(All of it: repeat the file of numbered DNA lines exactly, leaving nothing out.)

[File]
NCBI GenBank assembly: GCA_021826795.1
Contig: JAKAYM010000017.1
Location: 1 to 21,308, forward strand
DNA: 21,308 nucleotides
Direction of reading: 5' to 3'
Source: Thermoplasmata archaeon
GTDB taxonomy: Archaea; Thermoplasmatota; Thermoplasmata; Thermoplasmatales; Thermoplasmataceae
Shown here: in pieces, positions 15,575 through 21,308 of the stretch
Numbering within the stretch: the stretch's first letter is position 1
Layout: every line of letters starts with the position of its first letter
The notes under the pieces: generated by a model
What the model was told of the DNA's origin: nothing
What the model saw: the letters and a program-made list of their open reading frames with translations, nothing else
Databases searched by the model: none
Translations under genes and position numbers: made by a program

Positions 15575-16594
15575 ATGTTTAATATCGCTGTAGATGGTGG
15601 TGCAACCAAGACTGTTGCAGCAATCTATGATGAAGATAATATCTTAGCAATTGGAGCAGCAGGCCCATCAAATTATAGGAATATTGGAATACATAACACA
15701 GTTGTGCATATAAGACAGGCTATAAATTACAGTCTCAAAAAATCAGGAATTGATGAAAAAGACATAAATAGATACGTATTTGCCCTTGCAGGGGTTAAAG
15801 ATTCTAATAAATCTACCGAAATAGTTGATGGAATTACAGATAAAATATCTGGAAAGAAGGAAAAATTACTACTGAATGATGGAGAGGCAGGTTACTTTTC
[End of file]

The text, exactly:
NCBI GenBank assembly: GCA_021826795.1
Contig: JAKAYM010000017.1
Location: 1 to 21,308, forward strand
DNA: 21,308 nucleotides
Direction of reading: 5' to 3'
Source: Thermoplasmata archaeon
GTDB taxonomy: Archaea; Thermoplasmatota; Thermoplasmata; Thermoplasmatales; Thermoplasmataceae
Shown here: in pieces, positions 15,575 through 21,308 of the stretch
Numbering within the stretch: the stretch's first letter is position 1
Layout: every line of letters starts with the position of its first letter
The notes under the pieces: generated by a model
What the model was told of the DNA's origin: nothing
What the model saw: the letters and a program-made list of their open reading frames with translations, nothing else
Databases searched by the model: none
Translations under genes and position numbers: made by a program

Positions 15575-16594
15575 ATGTTTAATATCGCTGTAGATGGTGG
15601 TGCAACCAAGACTGTTGCAGCAATCTATGATGAAGATAATATCTTAGCAATTGGAGCAGCAGGCCCATCAAATTATAGGAATATTGGAATACATAACACA
15701 GTTGTGCATATAAGACAGGCTATAAATTACAGTCTCAAAAAATCAGGAATTGATGAAAAAGACATAAATAGATACGTATTTGCCCTTGCAGGGGTTAAAG
15801 ATTCTAATAAATCTACCGAAATAGTTGATGGAATTACAGATAAAATATCTGGAAAGAAGGAAAAATTACTACTGAATGATGGAGAGGCAGGTTACTTTTC